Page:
Calliope Hummingbird: Very small hummingbird with metallic green upperparts and flanks, and white underparts. Throat feathers are long and purple-red, appearing as streaks on a white background, whiskers when fluffed out, or dark, inverted V when folded. Female and juvenile have pale rufous flanks, green upperparts, white underparts, and small dark spots on throat.
Range and Habitat
Calliope Hummingbird: Breeds from central British Columbia and southwestern Alberta, through Washington, Oregon, Nevada, and California to northern Baja California, and east to Wyoming, Colorado, and Utah. Winters from northern to central Mexico. Prefers meadows, canyons and streams in open montane forests. In winter and migration prefers chaparral, lowland brushy areas, and deserts.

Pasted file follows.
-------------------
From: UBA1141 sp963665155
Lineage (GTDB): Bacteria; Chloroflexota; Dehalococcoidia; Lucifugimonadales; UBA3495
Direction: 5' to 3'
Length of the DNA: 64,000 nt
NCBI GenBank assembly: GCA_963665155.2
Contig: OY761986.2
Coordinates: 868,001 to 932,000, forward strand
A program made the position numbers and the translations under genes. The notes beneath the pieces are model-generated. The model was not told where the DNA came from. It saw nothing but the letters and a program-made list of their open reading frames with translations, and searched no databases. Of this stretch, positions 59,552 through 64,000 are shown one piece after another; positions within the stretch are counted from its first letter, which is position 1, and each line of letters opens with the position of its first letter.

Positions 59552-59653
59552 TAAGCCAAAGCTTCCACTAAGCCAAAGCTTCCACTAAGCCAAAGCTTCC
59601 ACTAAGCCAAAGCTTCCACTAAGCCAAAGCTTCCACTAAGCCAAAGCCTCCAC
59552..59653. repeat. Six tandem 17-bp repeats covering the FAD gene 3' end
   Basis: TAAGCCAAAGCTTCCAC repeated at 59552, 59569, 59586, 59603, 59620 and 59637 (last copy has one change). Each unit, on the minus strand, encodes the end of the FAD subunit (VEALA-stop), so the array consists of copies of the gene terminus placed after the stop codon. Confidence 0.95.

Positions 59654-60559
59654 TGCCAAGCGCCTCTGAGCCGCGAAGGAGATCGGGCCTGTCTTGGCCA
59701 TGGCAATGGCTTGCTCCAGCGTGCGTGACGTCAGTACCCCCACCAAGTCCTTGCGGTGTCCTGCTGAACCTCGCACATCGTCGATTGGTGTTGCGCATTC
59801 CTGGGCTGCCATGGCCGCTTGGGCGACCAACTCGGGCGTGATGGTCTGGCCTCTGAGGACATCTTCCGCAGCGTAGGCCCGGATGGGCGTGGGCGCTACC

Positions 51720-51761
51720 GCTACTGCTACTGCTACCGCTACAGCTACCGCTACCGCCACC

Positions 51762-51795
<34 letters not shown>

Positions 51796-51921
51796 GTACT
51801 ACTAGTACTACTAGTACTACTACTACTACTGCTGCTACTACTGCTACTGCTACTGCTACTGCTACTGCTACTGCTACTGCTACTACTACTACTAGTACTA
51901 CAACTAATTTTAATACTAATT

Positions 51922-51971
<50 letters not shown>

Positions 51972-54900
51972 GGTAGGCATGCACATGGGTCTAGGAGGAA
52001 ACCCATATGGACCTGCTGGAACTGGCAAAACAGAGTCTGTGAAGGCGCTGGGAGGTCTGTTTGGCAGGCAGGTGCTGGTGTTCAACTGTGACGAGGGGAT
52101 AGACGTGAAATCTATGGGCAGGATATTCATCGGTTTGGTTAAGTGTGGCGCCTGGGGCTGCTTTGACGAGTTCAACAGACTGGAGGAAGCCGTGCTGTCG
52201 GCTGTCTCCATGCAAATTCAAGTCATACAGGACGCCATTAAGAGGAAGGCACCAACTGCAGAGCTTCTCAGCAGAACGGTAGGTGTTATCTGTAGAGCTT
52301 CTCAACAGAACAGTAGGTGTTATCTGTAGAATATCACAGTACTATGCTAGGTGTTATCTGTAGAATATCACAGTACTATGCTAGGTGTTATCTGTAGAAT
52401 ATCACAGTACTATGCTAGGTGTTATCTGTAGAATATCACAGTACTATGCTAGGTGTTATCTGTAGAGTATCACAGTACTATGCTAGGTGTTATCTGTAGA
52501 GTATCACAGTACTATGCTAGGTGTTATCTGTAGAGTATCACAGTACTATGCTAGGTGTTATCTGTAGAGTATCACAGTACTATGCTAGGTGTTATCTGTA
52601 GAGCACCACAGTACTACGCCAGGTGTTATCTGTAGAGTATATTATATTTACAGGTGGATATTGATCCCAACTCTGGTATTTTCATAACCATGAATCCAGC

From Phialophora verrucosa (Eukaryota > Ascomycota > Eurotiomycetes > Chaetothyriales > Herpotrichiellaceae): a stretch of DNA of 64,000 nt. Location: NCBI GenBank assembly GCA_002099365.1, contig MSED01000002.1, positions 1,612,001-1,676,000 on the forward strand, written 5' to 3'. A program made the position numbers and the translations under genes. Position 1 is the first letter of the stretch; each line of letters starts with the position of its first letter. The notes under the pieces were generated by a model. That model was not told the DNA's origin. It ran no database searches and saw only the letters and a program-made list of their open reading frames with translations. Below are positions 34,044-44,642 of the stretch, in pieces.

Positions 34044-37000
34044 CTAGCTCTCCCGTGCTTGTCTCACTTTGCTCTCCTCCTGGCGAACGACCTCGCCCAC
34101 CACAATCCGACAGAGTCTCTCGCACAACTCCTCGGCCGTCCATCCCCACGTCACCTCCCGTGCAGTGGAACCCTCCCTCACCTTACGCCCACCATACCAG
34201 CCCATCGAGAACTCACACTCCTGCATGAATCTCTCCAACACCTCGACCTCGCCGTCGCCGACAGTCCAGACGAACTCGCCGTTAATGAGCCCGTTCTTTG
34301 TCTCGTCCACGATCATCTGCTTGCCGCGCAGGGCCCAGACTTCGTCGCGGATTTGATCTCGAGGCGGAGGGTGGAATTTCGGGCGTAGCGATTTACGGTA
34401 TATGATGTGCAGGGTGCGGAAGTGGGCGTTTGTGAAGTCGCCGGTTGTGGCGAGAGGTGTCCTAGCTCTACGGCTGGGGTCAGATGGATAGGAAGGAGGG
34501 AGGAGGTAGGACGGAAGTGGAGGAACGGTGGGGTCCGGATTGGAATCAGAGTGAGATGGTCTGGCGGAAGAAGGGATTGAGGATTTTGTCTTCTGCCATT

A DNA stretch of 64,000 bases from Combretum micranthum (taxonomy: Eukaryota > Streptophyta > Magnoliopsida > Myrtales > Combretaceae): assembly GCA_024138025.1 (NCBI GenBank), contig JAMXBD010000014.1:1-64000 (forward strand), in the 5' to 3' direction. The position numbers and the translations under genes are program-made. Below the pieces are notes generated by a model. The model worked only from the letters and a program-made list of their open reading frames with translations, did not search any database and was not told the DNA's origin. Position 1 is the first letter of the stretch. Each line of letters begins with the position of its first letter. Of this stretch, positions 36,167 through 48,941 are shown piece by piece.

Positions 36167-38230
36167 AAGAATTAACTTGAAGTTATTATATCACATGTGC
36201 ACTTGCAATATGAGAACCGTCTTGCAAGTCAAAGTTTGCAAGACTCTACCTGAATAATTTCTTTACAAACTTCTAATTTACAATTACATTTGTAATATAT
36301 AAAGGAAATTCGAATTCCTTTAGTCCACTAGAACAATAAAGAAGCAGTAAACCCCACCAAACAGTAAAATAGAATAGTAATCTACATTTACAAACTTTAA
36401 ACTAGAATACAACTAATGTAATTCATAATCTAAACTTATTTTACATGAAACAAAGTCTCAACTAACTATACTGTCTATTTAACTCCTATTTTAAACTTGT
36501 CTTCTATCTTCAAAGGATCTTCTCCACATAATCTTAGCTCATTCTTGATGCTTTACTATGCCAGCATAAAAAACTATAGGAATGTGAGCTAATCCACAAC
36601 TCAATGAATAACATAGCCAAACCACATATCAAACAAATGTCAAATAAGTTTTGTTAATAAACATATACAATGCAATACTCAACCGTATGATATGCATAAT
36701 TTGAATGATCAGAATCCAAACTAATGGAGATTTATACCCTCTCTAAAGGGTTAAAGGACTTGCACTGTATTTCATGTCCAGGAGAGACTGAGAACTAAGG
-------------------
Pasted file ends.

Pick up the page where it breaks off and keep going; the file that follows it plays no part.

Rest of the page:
Breeding and Nesting
Calliope Hummingbird: Two white eggs are laid in a small lichen-and-moss nest covered with cobwebs, and built on a limb of a bush or well-protected small tree. Incubation ranges from 15 to 16 days and is carried out by the female.
Foraging and Feeding
Calliope Hummingbird: Feeds on nectar, insects, and spiders. Preferred flowers include paintbrushes, penstemon, columbine, trumpet gilia, and elephant head.
Sugar Water, Commercial instant nectars
Calliope Hummingbird: Typical call is a high, thin "tsip." Male display call is a high, thin "zee-ree."
Calliope Hummingbird: Female Rufous Hummingbird is larger with longer bill, darker flanks, and more rufous at base of tail.